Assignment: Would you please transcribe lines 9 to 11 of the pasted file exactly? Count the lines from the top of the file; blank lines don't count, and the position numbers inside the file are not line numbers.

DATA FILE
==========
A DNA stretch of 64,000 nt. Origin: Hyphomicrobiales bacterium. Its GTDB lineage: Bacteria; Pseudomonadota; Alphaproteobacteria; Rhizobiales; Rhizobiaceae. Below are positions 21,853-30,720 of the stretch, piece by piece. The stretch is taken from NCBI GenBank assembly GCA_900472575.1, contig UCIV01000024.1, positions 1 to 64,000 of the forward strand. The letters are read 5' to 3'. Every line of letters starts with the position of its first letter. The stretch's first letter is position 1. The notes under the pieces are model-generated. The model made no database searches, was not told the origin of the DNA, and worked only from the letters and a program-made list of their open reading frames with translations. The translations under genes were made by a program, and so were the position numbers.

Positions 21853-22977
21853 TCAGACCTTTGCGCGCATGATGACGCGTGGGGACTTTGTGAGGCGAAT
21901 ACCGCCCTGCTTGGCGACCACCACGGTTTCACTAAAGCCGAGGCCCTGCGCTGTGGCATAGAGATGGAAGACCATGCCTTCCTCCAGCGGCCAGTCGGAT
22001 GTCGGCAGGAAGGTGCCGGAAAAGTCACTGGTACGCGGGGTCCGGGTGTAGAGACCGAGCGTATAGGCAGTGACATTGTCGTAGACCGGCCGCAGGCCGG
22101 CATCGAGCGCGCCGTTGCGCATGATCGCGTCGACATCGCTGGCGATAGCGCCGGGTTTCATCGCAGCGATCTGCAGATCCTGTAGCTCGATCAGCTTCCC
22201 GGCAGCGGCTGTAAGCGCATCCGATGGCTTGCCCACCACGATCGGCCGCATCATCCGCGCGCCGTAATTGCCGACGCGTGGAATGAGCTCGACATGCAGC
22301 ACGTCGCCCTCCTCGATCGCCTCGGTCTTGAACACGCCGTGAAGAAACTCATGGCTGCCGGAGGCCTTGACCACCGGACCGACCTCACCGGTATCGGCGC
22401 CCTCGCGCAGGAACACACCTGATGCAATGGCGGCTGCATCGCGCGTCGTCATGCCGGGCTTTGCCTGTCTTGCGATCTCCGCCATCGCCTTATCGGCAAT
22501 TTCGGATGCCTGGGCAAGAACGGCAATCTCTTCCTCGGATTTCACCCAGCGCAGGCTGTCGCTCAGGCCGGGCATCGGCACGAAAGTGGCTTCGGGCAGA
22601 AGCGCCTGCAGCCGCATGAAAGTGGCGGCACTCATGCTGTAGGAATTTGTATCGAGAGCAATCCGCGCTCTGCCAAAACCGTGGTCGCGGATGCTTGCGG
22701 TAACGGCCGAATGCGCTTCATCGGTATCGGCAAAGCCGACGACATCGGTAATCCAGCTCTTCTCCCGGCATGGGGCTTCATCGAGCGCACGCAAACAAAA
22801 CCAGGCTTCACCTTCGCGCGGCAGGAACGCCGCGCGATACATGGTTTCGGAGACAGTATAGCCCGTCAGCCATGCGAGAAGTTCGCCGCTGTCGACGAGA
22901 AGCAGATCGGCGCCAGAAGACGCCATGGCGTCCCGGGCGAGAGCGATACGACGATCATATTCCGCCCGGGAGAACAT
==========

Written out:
22401 CCTCGCGCAGGAACACACCTGATGCAATGGCGGCTGCATCGCGCGTCGTCATGCCGGGCTTTGCCTGTCTTGCGATCTCCGCCATCGCCTTATCGGCAAT
22501 TTCGGATGCCTGGGCAAGAACGGCAATCTCTTCCTCGGATTTCACCCAGCGCAGGCTGTCGCTCAGGCCGGGCATCGGCACGAAAGTGGCTTCGGGCAGA
22601 AGCGCCTGCAGCCGCATGAAAGTGGCGGCACTCATGCTGTAGGAATTTGTATCGAGAGCAATCCGCGCTCTGCCAAAACCGTGGTCGCGGATGCTTGCGG